Adrian Ababei / Dec 13'2016
Consider These 5 Aspects When Picking Your Base Theme in Drupal 8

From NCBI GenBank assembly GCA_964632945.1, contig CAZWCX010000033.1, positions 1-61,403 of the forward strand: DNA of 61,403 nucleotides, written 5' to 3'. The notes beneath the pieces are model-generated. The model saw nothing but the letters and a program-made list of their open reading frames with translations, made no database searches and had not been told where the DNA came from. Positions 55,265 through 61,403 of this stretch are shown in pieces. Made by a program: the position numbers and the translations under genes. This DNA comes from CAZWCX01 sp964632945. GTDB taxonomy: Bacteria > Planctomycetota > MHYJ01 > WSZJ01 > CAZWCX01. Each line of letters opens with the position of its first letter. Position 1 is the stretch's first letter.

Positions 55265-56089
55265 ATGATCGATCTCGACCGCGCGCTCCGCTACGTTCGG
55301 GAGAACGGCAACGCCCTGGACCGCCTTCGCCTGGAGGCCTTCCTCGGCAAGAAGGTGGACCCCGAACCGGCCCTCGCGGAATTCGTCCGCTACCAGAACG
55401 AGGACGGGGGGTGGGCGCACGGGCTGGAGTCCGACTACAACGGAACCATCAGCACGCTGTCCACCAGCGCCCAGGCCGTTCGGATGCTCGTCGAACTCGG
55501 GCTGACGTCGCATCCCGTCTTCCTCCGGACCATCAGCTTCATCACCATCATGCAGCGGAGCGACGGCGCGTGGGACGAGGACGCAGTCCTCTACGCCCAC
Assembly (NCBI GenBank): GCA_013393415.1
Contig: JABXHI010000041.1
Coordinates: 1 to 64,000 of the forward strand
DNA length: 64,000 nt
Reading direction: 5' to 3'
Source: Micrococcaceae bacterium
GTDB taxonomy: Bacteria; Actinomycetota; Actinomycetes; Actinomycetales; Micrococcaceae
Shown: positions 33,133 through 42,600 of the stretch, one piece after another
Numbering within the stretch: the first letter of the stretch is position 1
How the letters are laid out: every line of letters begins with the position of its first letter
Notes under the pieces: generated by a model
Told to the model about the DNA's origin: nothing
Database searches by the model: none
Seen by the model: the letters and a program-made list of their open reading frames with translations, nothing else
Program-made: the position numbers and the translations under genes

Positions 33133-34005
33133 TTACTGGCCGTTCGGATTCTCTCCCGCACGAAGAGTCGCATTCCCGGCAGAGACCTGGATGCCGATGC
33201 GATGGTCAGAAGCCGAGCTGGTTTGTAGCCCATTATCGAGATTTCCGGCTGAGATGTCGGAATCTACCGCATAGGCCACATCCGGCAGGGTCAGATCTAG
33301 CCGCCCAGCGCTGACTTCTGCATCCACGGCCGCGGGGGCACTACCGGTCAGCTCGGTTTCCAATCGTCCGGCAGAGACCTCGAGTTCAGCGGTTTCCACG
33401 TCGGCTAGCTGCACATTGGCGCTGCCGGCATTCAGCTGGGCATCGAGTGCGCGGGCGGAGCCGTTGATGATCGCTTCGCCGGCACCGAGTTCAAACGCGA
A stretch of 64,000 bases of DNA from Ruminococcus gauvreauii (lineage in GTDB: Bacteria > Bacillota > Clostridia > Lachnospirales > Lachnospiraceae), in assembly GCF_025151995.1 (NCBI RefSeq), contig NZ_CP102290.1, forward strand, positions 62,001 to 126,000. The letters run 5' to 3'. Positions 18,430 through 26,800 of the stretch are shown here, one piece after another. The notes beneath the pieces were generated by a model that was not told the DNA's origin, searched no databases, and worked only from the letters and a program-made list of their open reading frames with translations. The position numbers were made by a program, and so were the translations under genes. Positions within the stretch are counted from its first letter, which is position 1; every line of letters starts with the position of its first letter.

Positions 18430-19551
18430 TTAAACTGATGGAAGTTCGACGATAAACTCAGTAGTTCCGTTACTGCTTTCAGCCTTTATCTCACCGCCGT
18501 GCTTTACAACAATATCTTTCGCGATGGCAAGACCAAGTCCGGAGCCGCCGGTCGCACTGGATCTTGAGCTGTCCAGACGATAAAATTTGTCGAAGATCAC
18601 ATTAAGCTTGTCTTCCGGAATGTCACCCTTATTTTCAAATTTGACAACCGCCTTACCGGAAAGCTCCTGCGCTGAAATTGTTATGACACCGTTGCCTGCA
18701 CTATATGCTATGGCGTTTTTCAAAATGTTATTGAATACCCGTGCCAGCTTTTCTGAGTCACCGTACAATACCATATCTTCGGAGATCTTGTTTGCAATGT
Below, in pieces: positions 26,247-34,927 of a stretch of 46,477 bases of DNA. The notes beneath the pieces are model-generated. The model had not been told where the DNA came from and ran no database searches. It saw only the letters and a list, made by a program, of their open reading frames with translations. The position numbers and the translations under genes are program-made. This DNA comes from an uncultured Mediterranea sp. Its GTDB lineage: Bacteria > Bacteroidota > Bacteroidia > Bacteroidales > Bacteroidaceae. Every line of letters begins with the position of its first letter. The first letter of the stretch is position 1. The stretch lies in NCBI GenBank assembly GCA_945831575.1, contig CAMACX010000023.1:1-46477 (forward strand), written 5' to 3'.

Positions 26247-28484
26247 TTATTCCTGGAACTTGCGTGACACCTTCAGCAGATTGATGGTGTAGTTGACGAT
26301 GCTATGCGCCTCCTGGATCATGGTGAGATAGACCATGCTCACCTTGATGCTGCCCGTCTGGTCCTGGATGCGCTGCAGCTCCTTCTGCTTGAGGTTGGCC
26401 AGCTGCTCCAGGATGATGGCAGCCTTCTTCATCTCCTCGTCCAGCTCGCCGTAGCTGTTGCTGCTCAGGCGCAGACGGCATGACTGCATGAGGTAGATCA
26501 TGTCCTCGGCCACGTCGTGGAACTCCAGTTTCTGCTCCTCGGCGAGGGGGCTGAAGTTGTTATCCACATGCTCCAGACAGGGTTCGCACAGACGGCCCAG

Don't you just feel the sweet taste of new possibilities right now?   And still, any new Drupal 8 project comes with its own set of challenges, as well, and choosing a theme, from the very start, is probably one of the greatest ones.   What should it be then?   Should you go for a classic base theme (AdaptiveTheme or Zen, maybe), for a contributed theme instead or maybe you prefer implementing the framework yourself or build your very own theme, from scratch, relying on Drupal core?   Before you make the decision that will have a huge impact on your whole project's structure, take some time to go through this quick “quizz” here and try to give yourself some clear answers:   are you dealing with a multi-site project (meaning that your theme, once chosen and implemented, will be used across all the other websites, too)?   is the person maintaining the theme a HTML guru or a CSS expert?   will this theme be used just on the website itself or for internal apps as well?   what level of front-end performance optimization does it imply?   Classy vs Stable: Which Base Theme Works Best for You?   This might just be the most important choice to take during your Drupal project's life-cycle!   It's your theme that dictates/overrides your CSS, JS and Drupal's markup, you know. Where do you add that your chosen theme can feature a parent-child relationship, where the sub-theme inherits the base theme's templates, JS and CSS.   In short: think through your theme choice for the sake of your project's success and your whole workflow!   “And still, which one to choose: Classy or Stable?”, you might ask yourself.   Here's how you can tell which one suits you (as a Drupal developer, with certain goals in mind and with a certain theming experience) and your particular web project (which comes with its own set of particularities):   are you planning to add classes only where the context demands them? Then Stable's The base theme for you! do you want lean markup, with very little classes (e.g toolbar and contextual links), giving you the freedom to customize your own markup patterns in your theme, to create only those classes that are required by your project? Stable again, is the “lucky” word, in this case!  do you want to have a set of classes at your disposal, to tweak and use as styling hooks, right from the starting point? Then it "write" Classy all over your Drupal project!   This being said, let's see which are the 5 factors that you should consider before you choose your Drupal 8 base theme:   1. How Much CSS and Markup Updating Does it Require?   How much CSS out-of-the-box does your chosen theme come “equipped” with?   It makes a great difference, you know. Take these two examples for instance:   You decide to build your website on Classy theme, which in Drupal 8 comes with very little core CSS, so you will have to write your own classes and occasionally even to override the templates, depending on what you want your classes to style.    You're building your theme on Zurb Foundation or Boostrap, which come with their own of out-of-the-box classes that all you need to do is apply to your markup. What's important for you to keep in mind, if you incline for this particular work scenario, is that once you have your Drupal site built, there's going to be a lot of template customization to do for adding all those out-of-the-box classes to your site's new components!   2. Has Your Client Expressed Any Preference?   Your client may or may not come with his/ her own preferences when it comes to the theme that you and your team should to build his website on.    Be sure to have one aspect settled with your client, during your before-the-project meetings: are you supposed to maintain the theme that you two will decide upon on the starting point or is there a chance that this should be replaced with a new one, as the project unfolds? It's essential that you discuss this aspect with your client, for it's important for both of you to consider the learning curve (and implicitly the extra time) of each new theme.   In case your client has no specific preferences regarding the theme to be used for his site, your own theming experience and your development process preferences will be the only factors that will influence your theme choice!   3. Consider the Design    It's no news for any developer, no matter his/her level of experience, that Drupal is tremendously flexible! When it comes to theming, it allows you to build practically anything you want: ranging from a large web app, to great customer-facing websites in the latest design and functionality trends!   Depending on what exactly you need to design in Drupal, you get to choose among several platforms:   Ember or Adminimal make some great administrative themes, that will do their job superbly helping you build your back-end app   Zurb Foundation or Bootstrap make great choices if your web project includes components such as tables and forms    4. Will You Be Using a Pattern Library?   A base theme always makes the perfect choice if you're planning to create your own patterns.   In other words: keep it simple, at the theme level, especially if you'll be applying your own classes, which will then get themed by your own pattern library styles!   5. Consider Performance   Less is always better! You keep that in mind and let this common-sense motto guide you through your theme selection!   The more functions, JS libraries and settings your website needs to load, the heavier its “burden” will be (and the longer its load time will be, as well).   Go for a light theme based on Drupal core, which won't come equipped with its own heavy load of out-of-the-box JS libraries and CSS and remember that if less is always more, so does “testing makes it perfect”!   Remember to test all the theme settings on your website, thus keeping its front-end performance closely monitored!     These is our list of factors that any Drupal developer should take into account and think through before choosing the base theme for his/her project. Do you have any other aspects that you usually consider and which determine you to go for a specific base theme or another once you start your Drupal web projects? ... Read more